The Culture of Narcissism: American Life in An Age of Diminishing Expectations

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Author: Christopher Lasch

Publisher: W. W. Norton & Company

ISBN: 0393356922

Category: Social Science

Page: 320

View: 9912

The classic New York Times bestseller, with a new introduction by E.J. Dionne Jr. When The Culture of Narcissism was first published in 1979, Christopher Lasch was hailed as a “biblical prophet” (Time). Lasch’s identification of narcissism as not only an individual ailment but also a burgeoning social epidemic was groundbreaking. His diagnosis of American culture is even more relevant today, predicting the limitless expansion of the anxious and grasping narcissistic self into every part of American life. The Culture of Narcissism offers an astute and urgent analysis of what we need to know in these troubled times.

Narzissmus

Dem inneren Gefängnis entfliehen

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Author: Heinz-Peter Röhr

Publisher: Patmos Verlag

ISBN: 3843609020

Category: Psychology

Page: 192

View: 2401

Menschen mit einer narzisstischen Persönlichkeitsstörung haben ein krankhaftes Bedürfnis nach Bewunderung: Männer stellen sich häufig rücksichtslos in den Mittelpunkt, Frauen versuchen oft, anderen alles recht zu machen. Der Autor veranschaulicht Entstehung, Verlauf und Heilungsmöglichkeiten dieses weit verbreiteten Leidens.

In the Fire of the Burning Bush

An Initiation to the Spiritual Life

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Author: Marko Ivan Rupnik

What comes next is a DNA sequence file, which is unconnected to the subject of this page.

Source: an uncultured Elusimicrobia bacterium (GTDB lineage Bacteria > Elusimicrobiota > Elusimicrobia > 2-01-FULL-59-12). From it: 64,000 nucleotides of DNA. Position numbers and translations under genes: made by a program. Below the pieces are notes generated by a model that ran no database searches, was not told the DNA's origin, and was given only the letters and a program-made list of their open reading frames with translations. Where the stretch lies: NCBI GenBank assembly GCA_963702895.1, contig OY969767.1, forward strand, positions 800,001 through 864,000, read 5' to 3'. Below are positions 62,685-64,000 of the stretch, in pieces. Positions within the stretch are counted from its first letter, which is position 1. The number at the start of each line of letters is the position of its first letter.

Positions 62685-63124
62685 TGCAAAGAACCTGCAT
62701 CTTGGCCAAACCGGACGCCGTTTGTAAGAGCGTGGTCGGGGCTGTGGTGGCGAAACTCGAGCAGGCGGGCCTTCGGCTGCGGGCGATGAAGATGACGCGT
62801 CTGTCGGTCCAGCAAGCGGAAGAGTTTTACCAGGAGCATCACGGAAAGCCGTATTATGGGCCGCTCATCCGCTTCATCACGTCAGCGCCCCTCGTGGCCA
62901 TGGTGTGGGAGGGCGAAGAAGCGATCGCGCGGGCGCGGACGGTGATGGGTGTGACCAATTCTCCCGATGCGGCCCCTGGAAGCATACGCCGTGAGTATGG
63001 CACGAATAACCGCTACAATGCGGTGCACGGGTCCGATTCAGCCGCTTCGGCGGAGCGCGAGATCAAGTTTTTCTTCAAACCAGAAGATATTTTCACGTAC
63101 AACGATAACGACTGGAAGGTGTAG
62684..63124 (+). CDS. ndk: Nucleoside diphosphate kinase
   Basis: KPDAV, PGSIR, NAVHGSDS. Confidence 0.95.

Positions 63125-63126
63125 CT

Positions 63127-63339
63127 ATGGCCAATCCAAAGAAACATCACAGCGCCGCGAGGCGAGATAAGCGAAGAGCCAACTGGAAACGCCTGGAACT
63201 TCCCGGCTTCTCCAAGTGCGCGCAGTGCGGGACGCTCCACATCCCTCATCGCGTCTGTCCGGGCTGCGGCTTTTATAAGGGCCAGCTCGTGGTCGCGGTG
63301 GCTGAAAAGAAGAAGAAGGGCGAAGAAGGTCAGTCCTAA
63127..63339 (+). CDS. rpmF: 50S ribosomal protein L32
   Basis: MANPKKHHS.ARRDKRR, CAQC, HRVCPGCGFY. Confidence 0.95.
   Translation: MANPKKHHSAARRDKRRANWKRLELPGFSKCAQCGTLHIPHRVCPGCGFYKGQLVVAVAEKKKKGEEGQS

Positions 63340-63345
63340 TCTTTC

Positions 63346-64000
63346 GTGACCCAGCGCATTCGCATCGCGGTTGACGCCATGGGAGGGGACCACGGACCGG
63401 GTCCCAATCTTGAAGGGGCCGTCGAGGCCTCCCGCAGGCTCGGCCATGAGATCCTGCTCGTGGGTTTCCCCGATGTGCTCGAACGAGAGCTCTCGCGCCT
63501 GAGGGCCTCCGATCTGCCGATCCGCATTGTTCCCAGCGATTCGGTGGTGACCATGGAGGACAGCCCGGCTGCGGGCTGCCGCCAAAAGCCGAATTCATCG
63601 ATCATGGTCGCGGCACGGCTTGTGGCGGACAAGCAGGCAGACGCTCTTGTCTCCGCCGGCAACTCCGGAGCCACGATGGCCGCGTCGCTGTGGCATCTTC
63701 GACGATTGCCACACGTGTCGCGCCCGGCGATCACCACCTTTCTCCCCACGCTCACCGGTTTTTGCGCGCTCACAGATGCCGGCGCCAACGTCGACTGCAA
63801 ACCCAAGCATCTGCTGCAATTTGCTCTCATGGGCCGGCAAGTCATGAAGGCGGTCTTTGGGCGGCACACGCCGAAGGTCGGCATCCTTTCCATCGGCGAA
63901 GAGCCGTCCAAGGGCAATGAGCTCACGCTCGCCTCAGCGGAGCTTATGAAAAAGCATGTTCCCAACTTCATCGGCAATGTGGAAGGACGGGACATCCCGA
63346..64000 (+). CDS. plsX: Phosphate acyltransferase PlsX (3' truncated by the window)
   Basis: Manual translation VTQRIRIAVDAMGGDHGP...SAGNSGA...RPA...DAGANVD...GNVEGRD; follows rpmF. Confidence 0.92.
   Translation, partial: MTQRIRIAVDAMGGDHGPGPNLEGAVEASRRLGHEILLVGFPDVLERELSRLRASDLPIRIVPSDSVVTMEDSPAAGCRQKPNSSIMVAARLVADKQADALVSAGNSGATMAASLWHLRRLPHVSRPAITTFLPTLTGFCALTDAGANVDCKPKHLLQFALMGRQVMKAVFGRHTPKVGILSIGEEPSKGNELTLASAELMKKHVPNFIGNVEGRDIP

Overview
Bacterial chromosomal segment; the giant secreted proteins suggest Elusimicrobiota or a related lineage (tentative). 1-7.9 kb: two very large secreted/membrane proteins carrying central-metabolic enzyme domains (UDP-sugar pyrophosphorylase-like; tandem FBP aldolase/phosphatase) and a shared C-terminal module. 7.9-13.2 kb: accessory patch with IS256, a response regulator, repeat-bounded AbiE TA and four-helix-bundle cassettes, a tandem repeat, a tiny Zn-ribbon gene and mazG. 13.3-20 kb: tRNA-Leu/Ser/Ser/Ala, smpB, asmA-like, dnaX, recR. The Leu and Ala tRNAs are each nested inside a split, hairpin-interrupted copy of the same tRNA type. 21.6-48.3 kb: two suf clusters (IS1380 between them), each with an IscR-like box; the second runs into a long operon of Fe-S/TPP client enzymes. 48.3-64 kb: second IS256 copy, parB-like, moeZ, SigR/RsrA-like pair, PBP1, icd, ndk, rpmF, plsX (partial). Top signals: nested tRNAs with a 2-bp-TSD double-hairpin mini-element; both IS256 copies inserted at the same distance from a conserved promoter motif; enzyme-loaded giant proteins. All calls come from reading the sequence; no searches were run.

Publisher: Wm. B. Eerdmans Publishing

ISBN: 9780802828323

Category: Religion

Page: 109

View: 2174

The Ressourcement: Retrieval and Renewal in Catholic Thought series offers the best in twentieth-century Catholicism: theology and philosophy that draw on the riches of the Church's two-thousand-year tradition, literature and cultural studies that give renewed form to a classical Catholic sensibility.

Der Europäische Traum

Die Vision einer leisen Supermacht

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Author: Jeremy Rifkin

Publisher: Campus Verlag

ISBN: 3593400928

Category: Fiction

Page: 464

View: 1923

Welches politische System bietet langfristig Frieden, Gerechtigkeit und Humanität? Jeremy Rifkin macht sich auf die Suche nach einer neuen, zukunftsfähigen Weltordnung. Und er findet sie - in Europa. Der alte Kontinent ist der Hoffnungsträger für eine gerechtere Welt.

Typisch amerikanisch

wie die Amerikaner wurden, was sie sind

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Author: Hans-Dieter Gelfert

Publisher: C.H.Beck

ISBN: 9783406494062

Category: National characteristics, American

Page: 193

View: 1232

Engineering Society

The Role of the Human and Social Sciences in Modern Societies, 1880-1980

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Author: Kerstin Brückweh,Richard F. Wetzell

Publisher: Springer

ISBN: 1137284501

Category: Social Science

Page: 318

View: 7791

Explaining crime by reference to abnormalities of the brain is just one example of how the human and social sciences have influenced the approach to social problems in Western societies since 1880. Focusing on applications such as penal policy, therapy, and marketing, this volume examines how these sciences have become embedded in society.